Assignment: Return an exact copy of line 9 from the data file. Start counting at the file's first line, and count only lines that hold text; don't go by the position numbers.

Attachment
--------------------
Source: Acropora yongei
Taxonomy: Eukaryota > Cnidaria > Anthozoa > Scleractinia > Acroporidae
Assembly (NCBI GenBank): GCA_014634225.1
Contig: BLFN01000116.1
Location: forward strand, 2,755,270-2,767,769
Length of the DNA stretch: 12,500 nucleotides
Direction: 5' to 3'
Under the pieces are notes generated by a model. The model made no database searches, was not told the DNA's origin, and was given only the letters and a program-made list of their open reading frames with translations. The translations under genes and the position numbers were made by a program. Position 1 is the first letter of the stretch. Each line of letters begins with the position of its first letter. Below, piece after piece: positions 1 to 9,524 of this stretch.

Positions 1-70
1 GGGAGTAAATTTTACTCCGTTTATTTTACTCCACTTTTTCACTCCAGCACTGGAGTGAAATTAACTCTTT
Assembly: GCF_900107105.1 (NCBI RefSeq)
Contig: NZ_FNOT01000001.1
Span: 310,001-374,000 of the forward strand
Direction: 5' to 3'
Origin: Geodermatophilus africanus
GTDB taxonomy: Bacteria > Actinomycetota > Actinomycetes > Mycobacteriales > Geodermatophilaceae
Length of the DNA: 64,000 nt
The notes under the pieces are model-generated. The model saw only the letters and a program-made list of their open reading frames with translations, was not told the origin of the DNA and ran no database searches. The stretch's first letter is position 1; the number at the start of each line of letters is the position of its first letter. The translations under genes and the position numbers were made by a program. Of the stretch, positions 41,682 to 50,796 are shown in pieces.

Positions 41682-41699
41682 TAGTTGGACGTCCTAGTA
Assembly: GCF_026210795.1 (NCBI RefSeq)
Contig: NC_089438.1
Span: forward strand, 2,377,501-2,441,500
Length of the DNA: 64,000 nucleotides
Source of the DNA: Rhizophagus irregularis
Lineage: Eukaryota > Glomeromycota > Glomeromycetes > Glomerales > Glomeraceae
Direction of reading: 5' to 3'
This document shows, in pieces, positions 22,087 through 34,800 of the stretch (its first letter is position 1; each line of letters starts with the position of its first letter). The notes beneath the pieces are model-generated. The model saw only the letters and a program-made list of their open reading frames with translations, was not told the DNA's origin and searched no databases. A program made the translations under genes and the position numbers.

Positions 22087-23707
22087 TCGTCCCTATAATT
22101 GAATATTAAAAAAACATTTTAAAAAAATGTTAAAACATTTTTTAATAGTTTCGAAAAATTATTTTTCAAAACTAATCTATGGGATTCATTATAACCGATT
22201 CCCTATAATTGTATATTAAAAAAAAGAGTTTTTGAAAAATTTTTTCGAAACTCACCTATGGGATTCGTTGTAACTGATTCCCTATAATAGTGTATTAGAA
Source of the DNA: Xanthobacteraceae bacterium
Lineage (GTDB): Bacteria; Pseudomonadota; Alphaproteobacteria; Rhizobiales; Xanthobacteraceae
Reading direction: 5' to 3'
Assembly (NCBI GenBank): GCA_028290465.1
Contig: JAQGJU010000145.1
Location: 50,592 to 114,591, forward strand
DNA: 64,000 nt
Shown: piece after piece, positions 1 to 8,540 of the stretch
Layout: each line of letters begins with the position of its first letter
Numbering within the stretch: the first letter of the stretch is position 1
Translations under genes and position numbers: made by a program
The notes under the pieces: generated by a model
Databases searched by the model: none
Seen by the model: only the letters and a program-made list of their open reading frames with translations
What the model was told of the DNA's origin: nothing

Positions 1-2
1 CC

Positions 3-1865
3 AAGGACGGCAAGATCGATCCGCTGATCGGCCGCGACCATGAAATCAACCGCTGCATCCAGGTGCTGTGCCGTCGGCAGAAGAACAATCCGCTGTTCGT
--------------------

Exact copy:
Positions 1-70